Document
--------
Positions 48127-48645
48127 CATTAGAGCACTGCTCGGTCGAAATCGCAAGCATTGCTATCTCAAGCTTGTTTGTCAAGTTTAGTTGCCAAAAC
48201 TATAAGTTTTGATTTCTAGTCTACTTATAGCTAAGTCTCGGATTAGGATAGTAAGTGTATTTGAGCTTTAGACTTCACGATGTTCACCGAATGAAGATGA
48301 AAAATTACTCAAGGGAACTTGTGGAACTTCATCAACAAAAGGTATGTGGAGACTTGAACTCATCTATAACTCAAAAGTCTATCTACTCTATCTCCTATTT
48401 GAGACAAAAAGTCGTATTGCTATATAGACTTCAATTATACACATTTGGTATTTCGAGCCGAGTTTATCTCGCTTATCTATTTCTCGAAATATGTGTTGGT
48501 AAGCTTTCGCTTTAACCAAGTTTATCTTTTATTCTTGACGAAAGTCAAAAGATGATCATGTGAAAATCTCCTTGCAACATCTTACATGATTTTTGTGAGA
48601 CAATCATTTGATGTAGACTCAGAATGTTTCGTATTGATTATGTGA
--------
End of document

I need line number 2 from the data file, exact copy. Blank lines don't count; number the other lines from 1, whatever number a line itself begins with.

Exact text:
48127 CATTAGAGCACTGCTCGGTCGAAATCGCAAGCATTGCTATCTCAAGCTTGTTTGTCAAGTTTAGTTGCCAAAAC